UK Family Court Professionals’ Inadequate Understanding of Domestic Abuse

Articles

Family court professionals such as judges, barristers, and social workers play a crucial role in child custody decisions when domestic abuse is alleged. However, many within the family court system lack a sufficient understanding of coercive control and other forms of non-physical abuse. This can have devastating consequences for survivors and their children. By raising awareness of these issues among professionals, we can help create a family court system with the knowledge and skills needed to properly assess allegations of abuse.

Defining Coercive Control

One of the most concerning gaps in understanding relates to the concept of coercive control. While physical violence garners obvious concern, coercive control involves more subtle means of abuse through threats, humiliation, isolation and intimidation used to harm, punish or frighten victims. Coercive control aims to deprive victims of their liberty through micromanipulating their everyday behaviours. However, this type of psychological abuse remains poorly recognized within the family courts. Many professionals continue to expect visible physical injuries as ‘proof’ of abuse despite coercive control often leaving no marks. This leaves survivors struggling to ‘prove’ the insidious harms they have experienced.

Assessing Risks of Harm

Evaluating risk is another area where improved training is required. Risk assessment tools commonly used by social services tend to focus heavily on established risk factors like prior violence or criminal history. While important, this overlooks how risks may evolve over time, such as an abuser becoming increasingly controlling following a separation. Professionals need training on dynamic, evidence-based risk assessment which examines changing life circumstances and understandable reasons why survivors may recant or minimize past abuse disclosures. Without a sophisticated understanding of risk, the system cannot hope to make proportionate decisions to safeguard victims and children.

Responding to Disclosures of Historic Abuse

Another concern relates to how professionals respond to disclosures of past non-recent abuse, such as sexual abuse from childhood. There remains an out-dated assumption by some that such allegations made in the context of custody cases are less credible, yet the impacts of past trauma on parenting capacity and children’s wellbeing cannot be ignored. All disclosures of abuse should be properly investigated with appropriate therapeutic and social support provided regardless of when the abuse took place. Specialist training on the impacts and disclosure patterns of sexual and emotional abuse throughout the lifespan is clearly needed within the family courts.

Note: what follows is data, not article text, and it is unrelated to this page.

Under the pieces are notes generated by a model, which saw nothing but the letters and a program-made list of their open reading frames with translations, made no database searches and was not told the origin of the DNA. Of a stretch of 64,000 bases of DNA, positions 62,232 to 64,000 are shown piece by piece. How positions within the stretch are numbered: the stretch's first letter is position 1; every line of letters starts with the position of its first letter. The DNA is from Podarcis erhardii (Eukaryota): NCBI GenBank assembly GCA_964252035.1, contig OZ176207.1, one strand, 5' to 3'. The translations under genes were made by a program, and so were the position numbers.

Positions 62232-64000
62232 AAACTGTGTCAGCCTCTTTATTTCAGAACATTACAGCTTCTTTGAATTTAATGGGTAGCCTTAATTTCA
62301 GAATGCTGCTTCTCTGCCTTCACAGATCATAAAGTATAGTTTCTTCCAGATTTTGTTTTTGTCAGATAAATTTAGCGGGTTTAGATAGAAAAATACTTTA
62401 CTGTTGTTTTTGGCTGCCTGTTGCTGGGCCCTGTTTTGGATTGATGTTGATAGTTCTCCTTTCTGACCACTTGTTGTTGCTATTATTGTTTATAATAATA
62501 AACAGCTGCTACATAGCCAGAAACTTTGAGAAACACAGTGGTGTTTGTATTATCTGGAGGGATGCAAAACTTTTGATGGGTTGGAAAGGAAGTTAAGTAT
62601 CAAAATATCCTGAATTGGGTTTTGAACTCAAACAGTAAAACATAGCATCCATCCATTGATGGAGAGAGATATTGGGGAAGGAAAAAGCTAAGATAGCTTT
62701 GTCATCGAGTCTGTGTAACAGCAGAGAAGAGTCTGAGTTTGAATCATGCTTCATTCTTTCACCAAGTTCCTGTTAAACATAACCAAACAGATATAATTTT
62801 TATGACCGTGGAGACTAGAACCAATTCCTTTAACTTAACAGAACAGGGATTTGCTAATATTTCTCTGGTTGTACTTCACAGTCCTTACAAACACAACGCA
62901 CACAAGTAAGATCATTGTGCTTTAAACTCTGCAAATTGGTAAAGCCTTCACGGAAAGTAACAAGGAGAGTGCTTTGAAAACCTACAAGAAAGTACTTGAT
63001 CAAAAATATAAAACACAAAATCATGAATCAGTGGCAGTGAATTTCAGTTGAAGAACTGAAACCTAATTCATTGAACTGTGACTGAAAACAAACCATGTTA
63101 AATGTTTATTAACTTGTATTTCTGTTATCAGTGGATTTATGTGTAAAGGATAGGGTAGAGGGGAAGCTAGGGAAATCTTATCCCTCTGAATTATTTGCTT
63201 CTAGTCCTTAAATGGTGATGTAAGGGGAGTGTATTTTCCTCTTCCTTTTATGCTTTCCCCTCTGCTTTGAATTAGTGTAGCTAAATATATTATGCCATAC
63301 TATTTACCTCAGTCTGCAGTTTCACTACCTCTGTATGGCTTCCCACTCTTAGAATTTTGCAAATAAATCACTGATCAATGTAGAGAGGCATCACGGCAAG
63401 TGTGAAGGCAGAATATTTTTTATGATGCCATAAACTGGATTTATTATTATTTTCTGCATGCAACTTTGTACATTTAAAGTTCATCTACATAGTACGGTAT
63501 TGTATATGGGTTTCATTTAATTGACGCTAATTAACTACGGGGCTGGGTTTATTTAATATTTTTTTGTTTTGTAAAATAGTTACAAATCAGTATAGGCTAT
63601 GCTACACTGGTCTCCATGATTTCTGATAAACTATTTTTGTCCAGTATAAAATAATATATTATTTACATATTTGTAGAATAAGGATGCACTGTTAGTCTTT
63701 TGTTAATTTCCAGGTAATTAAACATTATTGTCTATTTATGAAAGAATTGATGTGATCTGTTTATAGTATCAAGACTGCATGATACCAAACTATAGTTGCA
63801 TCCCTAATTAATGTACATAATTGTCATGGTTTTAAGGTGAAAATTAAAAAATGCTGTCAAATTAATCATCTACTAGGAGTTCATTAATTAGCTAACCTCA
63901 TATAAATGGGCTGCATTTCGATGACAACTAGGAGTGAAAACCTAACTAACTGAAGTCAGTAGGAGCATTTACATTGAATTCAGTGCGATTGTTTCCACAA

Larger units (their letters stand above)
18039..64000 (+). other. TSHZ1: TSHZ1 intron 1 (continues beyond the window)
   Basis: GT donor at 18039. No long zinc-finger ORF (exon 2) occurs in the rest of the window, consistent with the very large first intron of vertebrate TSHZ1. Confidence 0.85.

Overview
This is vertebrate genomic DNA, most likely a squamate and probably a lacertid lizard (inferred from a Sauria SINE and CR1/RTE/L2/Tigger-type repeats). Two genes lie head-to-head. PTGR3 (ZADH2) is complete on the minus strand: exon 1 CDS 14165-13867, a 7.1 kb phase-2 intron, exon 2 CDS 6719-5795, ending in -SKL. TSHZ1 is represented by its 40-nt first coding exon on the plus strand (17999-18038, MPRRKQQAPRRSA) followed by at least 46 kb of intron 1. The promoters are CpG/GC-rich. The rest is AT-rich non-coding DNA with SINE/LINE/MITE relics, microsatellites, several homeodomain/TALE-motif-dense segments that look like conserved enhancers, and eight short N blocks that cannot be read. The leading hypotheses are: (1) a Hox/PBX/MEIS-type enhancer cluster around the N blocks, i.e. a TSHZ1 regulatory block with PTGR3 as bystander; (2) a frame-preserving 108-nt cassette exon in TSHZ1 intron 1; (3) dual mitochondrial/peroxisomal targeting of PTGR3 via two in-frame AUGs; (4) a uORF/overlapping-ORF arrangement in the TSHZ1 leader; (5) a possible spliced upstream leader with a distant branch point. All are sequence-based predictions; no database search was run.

Tackling Harmful Myths and Stereotypes

A deeper understanding must also tackle pervasive myths which undermine abuse allegations. For instance, the misconception that ‘true victims’ would never stay with an abuser or immediately report harm needs challenging, as the complex emotional processes involved in abusive relationships are not well understood. Professionals require ongoing training to identify and overcome their own unconscious biases which could render some survivors’ experiences ‘invisible’ due to diverging from false assumptions. Tackling problematic attitudes and implicit biases will help foster a family justice system with a robust appreciation of domestic abuse in all its forms.

Lives Can Be Saved, But Urgent Change is Required

While progress has been made, it is clear British family court professionals still have room for growth in comprehending domestic abuse, power dynamics and trauma-informed practice. With targeted training addressing issues like coercive control, risk assessment, impacts of past harms and harmful misconceptions – the system can, if we demand it, develop increased competence and confidence in differentiating true safeguarding concerns from false allegations. Most importantly, this increased awareness can start saving lives by enabling proportionate decisions which allocate care and contact arrangements based on the best interests of vulnerable victims and children, rather than unchecked biases or narrow definitions of interpersonal violence. Prioritising professional education represents an urgent but achievable step towards a fairer and more sensitive family court system.


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